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Teachers are leaving the classroom because of COVID-19

Teachers insist new precautions aren't enough to keep them and their students safe from COVID-19, forcing them to end their careers early.

INDIANAPOLIS — Some Indiana teachers are afraid to return to their classrooms.

They insist new precautions aren't enough to keep them and their students safe from COVID-19.

Students returning to Garrett High School won't find Beth Leitch teaching Spanish. She abruptly retired years before she planned to.

"It was tough," Leitch said. "I had dreams, nightmares and a lot of lost sleep."

Heidi Hisrich took her students to Europe last summer. Last weekend, the former top 10 Indiana teacher, resigned from Richmond High School.

"I feel at peace with it most of the time," Hisrich said. "I am not regretting the decision. I am grieving very deeply. And it comes in waves."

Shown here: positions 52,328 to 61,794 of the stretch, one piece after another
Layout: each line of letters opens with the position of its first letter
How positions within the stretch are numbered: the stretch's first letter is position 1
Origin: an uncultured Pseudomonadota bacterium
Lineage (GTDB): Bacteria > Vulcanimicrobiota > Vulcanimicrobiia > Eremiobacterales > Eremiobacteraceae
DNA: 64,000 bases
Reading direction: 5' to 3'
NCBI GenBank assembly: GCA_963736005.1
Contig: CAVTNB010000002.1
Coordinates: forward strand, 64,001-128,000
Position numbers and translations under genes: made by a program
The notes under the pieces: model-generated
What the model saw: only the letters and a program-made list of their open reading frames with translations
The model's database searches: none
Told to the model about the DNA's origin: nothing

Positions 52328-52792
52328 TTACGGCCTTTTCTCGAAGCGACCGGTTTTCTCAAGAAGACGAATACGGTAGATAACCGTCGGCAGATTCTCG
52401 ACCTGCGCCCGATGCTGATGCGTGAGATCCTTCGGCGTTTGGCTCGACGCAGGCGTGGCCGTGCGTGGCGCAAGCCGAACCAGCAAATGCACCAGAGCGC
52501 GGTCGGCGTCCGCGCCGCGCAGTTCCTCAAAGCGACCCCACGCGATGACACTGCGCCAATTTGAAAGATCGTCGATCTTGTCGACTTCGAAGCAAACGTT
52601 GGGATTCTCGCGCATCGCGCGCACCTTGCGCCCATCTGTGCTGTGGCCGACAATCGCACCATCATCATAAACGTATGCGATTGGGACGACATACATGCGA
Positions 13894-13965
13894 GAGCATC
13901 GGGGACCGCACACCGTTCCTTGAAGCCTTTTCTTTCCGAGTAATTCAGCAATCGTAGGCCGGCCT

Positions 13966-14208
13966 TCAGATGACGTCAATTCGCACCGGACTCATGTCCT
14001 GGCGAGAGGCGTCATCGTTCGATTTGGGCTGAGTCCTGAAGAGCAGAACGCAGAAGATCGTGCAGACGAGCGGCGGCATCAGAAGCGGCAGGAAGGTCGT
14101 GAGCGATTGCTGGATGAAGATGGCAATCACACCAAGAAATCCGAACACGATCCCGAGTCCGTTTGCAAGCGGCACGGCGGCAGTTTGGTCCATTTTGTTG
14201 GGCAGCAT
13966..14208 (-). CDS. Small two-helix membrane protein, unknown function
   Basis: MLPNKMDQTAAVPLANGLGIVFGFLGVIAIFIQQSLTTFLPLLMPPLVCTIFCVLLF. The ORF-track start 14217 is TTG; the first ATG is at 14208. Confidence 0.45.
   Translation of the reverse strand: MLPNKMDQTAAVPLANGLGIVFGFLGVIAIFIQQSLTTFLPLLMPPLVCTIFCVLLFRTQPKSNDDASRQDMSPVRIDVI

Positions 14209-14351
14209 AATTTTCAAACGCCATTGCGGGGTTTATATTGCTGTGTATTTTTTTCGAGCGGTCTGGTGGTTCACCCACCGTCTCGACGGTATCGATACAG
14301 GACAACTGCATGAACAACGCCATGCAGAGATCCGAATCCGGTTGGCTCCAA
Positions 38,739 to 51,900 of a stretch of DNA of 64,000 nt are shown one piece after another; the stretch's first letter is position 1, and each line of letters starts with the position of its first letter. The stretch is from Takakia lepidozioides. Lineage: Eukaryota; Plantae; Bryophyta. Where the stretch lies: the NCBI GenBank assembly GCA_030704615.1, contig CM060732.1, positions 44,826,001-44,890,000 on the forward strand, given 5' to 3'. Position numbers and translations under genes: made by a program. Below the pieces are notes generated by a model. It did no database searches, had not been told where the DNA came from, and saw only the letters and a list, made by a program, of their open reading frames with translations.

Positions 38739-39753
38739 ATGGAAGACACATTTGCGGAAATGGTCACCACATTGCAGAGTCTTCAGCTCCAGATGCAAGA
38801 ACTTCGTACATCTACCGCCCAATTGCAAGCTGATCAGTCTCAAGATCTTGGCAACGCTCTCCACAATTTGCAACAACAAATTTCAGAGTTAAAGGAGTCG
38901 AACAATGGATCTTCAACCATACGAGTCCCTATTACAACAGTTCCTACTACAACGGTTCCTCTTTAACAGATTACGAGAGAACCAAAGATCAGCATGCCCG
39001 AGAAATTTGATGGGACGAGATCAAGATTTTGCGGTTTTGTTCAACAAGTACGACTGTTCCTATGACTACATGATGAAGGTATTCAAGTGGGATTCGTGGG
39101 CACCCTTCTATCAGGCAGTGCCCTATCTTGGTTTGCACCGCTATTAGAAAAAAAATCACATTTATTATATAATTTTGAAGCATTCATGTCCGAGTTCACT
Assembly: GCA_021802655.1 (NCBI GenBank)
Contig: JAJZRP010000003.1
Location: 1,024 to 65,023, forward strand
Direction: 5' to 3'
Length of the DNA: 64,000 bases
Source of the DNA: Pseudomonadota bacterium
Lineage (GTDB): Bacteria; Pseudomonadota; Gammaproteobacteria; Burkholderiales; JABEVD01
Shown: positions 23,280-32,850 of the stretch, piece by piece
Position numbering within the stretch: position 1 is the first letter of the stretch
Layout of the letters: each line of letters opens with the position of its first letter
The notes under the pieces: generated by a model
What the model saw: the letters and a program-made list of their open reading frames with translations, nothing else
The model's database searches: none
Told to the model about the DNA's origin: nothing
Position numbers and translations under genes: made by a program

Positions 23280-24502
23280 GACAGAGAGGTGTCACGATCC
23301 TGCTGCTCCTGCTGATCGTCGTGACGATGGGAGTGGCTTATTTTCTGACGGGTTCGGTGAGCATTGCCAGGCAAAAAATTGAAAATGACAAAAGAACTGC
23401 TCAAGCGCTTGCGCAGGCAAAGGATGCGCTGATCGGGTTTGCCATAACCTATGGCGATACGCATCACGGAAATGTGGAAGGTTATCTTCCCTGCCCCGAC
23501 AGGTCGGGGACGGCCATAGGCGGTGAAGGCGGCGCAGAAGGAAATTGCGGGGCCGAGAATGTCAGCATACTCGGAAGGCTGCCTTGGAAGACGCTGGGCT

Two teachers from different schools, at different stages in their careers, left their classrooms for the same reason.

"In the end, what made you give up something you love?" Reporter Rich Van Wyk asked. 

Leitch didn't hesitate. "My husband, because I love him more," she said.

Kevin Leitch survived a heart attack. The couple, in their 60's, might not survive a bout with COVID-19.

Hisrich also feared bringing the virus home from school and infecting her family.

"Leaving my children or a parent with long term chronic health issues or having a grandparent dying. God forbid anything like that," Hisrich said.

Neither teacher thinks precautions their schools are taking will keep children or workers safe from the virus.

"My room is pretty large, but if I have 28 or 29 students, there is no way to physically distance probably even to 3 feet," Leitch explained.

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"Our administrators don't know how to do this," Hisrich insisted. "They know how to run a school and a district when there is not a pandemic. No one knows how to do it when there is a pandemic."

It is impossible to know how many teachers are quitting or retiring because of the coronavirus. No state agency is tracking the numbers. Some school districts refuse to release the information, saying it is confidential.